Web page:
Getting a better night’s sleep often means understanding what is preventing sleep, and how to overcome it. If you or your clients struggle with insomnia, here are three common sleep difficulties, and recommended therapeutic techniques that may help.
(Much of this information comes from the self-help workbook, Quiet Your Mind & Get to Sleep, by Colleen E. Carney, PhD, and Rachel Manber, PhD.)
- Trying too hard to get to sleep.
As insomnia drags on, it’s natural to want to “fight” for a good night’s sleep by going to bed earlier, staying in bed longer, or thinking “Go to sleep!” while lying awake at night. Unfortunately, these efforts can become counter-productive.
Focusing energy on avoiding something often makes it more likely that you will encounter that very thing. Instead, use “acceptance” thinking toward things that cannot be avoided. For example, instead of thinking, “I’ll be so miserable in the morning,” reframe your thoughts as, “It’s going to be difficult, but I will get through the day.”
Another cognitive technique to use is called paradoxical intention, which requires a person to engage in a behavior they want to avoid. With insomnia, a person actually tries to stay awake. This reduces the “performance anxiety” of trying to sleep. This does not mean taking extra steps to stay awake, such as consuming caffeine or exercising late at night. Instead, try to stay awake while engaging in restful, relaxing behaviors, such as reading or listening to music.
- Struggling with an overactive mind.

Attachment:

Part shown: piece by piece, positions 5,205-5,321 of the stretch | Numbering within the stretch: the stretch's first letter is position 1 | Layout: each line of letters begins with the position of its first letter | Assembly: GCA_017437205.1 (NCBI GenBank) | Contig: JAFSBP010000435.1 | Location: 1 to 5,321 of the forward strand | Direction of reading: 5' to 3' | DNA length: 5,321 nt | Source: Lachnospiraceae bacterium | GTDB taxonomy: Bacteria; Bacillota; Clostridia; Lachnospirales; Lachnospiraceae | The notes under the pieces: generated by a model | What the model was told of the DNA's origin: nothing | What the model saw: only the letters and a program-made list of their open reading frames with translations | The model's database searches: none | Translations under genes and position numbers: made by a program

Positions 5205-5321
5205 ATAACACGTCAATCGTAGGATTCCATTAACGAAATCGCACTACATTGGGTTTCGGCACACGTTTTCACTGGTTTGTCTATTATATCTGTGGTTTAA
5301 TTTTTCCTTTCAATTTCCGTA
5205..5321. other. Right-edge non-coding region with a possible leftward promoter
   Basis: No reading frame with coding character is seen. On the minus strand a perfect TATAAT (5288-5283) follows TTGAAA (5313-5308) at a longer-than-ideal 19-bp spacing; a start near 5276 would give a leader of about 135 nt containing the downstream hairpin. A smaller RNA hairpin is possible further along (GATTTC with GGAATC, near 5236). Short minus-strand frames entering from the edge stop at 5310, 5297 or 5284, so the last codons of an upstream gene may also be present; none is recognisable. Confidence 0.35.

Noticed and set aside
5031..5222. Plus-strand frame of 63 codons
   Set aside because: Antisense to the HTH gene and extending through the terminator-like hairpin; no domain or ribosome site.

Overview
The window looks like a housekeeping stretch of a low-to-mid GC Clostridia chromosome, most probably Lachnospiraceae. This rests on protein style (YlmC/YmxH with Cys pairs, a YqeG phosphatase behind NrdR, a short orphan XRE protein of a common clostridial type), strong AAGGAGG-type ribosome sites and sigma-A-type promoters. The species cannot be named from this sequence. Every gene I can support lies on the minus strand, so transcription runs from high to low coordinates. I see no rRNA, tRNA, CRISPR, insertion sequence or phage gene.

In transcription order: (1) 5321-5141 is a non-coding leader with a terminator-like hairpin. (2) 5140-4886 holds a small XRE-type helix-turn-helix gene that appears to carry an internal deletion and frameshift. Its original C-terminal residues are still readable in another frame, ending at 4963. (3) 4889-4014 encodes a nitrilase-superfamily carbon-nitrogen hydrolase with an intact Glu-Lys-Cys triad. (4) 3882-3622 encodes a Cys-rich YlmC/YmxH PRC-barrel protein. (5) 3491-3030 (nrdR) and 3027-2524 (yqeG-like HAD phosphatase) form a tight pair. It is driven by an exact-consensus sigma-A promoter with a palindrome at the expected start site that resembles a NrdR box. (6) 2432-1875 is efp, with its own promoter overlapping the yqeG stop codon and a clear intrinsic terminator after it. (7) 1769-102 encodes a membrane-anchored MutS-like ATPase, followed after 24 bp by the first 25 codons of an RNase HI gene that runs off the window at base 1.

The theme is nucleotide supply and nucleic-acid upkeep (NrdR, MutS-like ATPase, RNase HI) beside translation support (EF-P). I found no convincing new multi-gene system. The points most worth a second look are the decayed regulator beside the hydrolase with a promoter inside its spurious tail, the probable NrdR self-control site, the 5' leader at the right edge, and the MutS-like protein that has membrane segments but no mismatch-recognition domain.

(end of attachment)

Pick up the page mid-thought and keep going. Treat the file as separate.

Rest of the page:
Racing thoughts and an overactive mind are common with insomnia. Whether these thoughts involve neutral or negative emotions, many of the same techniques apply to both.
Build a mental wind-down period into the end of your day to process the day’s activities and create a sense of closure that can create a more restful mind. This might involve journaling, taking a walk, or meditating.
Get out of bed. This keeps your mind from associating your bed with active thinking. Go to another room to read, meditate, or listen to music. You might do something productive but less stimulating, such as washing dishes or doing laundry. You might have to repeat this activity for days or weeks to break the mental association.
Use cognitive distraction to replace racing thoughts. Imagine a story in your mind, such as what happens after the end of a movie or video game. (Avoid emotionally arousing stories, such as a horror movie.) This breaks up the cycle of racing thoughts with something more pleasant and relaxing.
- Fear of nightmares.
Bad dreams can cause anxiety that makes you afraid to fall asleep or wake too early. If nightmares are caused by post-traumatic stress disorder (PTSD), then trauma-based therapies may help.
An activity called dream rehearsal, or imagery rehearsal therapy (IRT), also may help with nightmares. This type of cognitive behavioral therapy involves focusing on the dream itself, rather than its potential cause. Part of IRT involves writing down the dream in as much detail as possible, and then reimagine the dream in a way that makes it no longer a nightmare.
Sleep disorders are common with mental illnesses, but they also worsen mental health symptoms. Understanding sleep difficulties and their solutions may help improve client outcomes.
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